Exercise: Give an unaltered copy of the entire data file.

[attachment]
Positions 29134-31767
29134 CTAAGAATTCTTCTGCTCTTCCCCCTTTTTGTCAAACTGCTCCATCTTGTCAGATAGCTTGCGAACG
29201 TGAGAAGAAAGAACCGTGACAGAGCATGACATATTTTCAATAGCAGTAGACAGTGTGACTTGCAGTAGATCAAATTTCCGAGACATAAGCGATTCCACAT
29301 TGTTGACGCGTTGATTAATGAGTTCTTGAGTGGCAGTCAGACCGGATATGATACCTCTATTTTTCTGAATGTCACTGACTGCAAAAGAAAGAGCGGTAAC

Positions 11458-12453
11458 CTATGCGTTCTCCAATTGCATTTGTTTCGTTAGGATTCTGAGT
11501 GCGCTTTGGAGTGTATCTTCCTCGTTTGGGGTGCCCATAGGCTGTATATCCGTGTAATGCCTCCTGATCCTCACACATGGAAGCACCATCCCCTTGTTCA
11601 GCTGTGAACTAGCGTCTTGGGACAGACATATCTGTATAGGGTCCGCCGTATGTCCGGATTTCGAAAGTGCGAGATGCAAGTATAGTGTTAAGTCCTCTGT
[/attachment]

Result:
Positions 29134-31767
29134 CTAAGAATTCTTCTGCTCTTCCCCCTTTTTGTCAAACTGCTCCATCTTGTCAGATAGCTTGCGAACG
29201 TGAGAAGAAAGAACCGTGACAGAGCATGACATATTTTCAATAGCAGTAGACAGTGTGACTTGCAGTAGATCAAATTTCCGAGACATAAGCGATTCCACAT
29301 TGTTGACGCGTTGATTAATGAGTTCTTGAGTGGCAGTCAGACCGGATATGATACCTCTATTTTTCTGAATGTCACTGACTGCAAAAGAAAGAGCGGTAAC

Positions 11458-12453
11458 CTATGCGTTCTCCAATTGCATTTGTTTCGTTAGGATTCTGAGT
11501 GCGCTTTGGAGTGTATCTTCCTCGTTTGGGGTGCCCATAGGCTGTATATCCGTGTAATGCCTCCTGATCCTCACACATGGAAGCACCATCCCCTTGTTCA
11601 GCTGTGAACTAGCGTCTTGGGACAGACATATCTGTATAGGGTCCGCCGTATGTCCGGATTTCGAAAGTGCGAGATGCAAGTATAGTGTTAAGTCCTCTGT